The Emerging Totalitarian Dystopia: An Interview With Professor Mattias Desmet
#144 (In Topic #43)
"The psychological dimensions of the current corona crisis are seriously underestimated. A crisis acts as a trauma that takes away an individual’s historical sense. The trauma is seen as an isolated event in itself, when in fact it is part of a continuous process. For example, we easily overlook the fact that a significant portion of the population was strangely relieved during the initial lockdown, feeling liberated from stress and anxiety. I regularly heard people say: “Yes these measures are heavy-handed, but at least I can relax a bit.” Because the grind of daily life stopped, a calm settled over society. The lockdown often freed people from a psychological rut. This created unconscious support for the lockdown. If the population had not already been exhausted by their life, and especially their jobs, there would never have been support for the lockdown. At least not as a response to a pandemic that is not too bad compared to the major pandemics of the past. You noticed something similar when the first lockdown came to an end. You then regularly heard statements such as “We are not going to start living again like we used to, get stuck in traffic again” and so on. People did not want to go back to the pre-corona normal. If we do not take into account the population’s dissatisfaction with its existence, we will not understand this crisis and we will not be able to resolve it. By the way, I now have the impression that the new normal has become a rut again, and I would not be surprised if mental health really starts to deteriorate in the near future. Perhaps especially if it turns out that the vaccine does not provide the magical solution that is expected from it."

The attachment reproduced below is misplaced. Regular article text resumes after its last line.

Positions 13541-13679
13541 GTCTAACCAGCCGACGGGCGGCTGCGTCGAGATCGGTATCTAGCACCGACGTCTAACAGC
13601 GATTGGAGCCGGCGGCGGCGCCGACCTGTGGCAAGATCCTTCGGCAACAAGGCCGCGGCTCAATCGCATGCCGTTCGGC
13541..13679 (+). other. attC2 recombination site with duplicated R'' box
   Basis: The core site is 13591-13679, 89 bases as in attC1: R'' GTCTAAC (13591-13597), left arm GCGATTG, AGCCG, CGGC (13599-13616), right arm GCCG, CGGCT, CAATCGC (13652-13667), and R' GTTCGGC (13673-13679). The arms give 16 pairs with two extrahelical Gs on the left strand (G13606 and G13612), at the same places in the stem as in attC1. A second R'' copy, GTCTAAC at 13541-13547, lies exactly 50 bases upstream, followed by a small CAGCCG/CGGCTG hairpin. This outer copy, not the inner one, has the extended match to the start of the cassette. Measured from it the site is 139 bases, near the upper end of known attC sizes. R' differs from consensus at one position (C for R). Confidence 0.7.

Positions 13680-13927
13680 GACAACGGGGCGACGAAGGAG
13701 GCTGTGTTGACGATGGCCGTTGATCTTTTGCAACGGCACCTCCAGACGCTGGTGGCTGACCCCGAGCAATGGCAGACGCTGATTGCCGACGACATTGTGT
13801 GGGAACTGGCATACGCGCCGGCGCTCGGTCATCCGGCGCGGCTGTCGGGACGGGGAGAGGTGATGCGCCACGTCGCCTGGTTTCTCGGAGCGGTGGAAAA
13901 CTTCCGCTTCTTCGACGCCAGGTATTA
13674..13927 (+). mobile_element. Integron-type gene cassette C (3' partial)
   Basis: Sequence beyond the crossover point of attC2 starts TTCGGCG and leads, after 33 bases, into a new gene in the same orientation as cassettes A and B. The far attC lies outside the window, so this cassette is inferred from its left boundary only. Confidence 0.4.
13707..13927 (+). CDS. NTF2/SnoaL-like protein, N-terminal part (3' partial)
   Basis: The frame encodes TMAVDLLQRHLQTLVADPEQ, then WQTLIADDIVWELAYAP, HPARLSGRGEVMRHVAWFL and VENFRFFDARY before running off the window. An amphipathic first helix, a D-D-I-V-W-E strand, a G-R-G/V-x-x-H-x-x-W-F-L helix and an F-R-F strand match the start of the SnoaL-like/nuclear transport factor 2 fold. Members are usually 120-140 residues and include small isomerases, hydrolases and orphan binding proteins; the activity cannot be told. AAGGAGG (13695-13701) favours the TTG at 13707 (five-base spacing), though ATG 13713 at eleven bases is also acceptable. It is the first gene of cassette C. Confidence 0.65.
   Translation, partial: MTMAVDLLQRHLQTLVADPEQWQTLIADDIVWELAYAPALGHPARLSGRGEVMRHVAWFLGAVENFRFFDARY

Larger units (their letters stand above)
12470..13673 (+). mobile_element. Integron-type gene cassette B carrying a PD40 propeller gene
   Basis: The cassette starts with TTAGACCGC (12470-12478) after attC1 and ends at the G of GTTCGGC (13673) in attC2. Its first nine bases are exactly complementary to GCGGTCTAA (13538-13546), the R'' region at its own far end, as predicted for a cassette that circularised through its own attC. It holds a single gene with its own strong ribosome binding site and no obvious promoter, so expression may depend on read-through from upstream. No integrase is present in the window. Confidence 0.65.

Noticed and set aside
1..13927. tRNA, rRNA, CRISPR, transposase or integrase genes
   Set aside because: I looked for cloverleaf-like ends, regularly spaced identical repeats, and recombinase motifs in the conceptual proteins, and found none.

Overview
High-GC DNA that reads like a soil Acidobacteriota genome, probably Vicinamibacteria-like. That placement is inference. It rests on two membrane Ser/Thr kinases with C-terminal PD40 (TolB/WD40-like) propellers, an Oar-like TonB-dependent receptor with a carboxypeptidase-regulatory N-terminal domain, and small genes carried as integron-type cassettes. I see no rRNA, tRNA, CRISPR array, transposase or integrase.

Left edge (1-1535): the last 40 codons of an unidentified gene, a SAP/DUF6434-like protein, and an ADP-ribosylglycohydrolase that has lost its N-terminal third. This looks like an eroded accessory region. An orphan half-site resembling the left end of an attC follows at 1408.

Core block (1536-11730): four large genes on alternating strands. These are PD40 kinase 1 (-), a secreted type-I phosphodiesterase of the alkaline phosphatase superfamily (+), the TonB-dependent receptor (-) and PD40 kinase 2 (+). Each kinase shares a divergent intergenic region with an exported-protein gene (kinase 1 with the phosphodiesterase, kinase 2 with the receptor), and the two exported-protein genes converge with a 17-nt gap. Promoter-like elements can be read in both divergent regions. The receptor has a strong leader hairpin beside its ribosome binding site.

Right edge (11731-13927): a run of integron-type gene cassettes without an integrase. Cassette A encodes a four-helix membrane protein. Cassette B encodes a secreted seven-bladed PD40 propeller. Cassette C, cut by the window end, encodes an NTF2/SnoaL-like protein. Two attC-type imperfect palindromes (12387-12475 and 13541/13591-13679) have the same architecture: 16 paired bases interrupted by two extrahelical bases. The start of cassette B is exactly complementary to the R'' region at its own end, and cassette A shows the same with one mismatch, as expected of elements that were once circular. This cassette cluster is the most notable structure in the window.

The Emerging Totalitarian Dystopia: An Interview With Professor Mattias Desmet - Lockdown Sceptics
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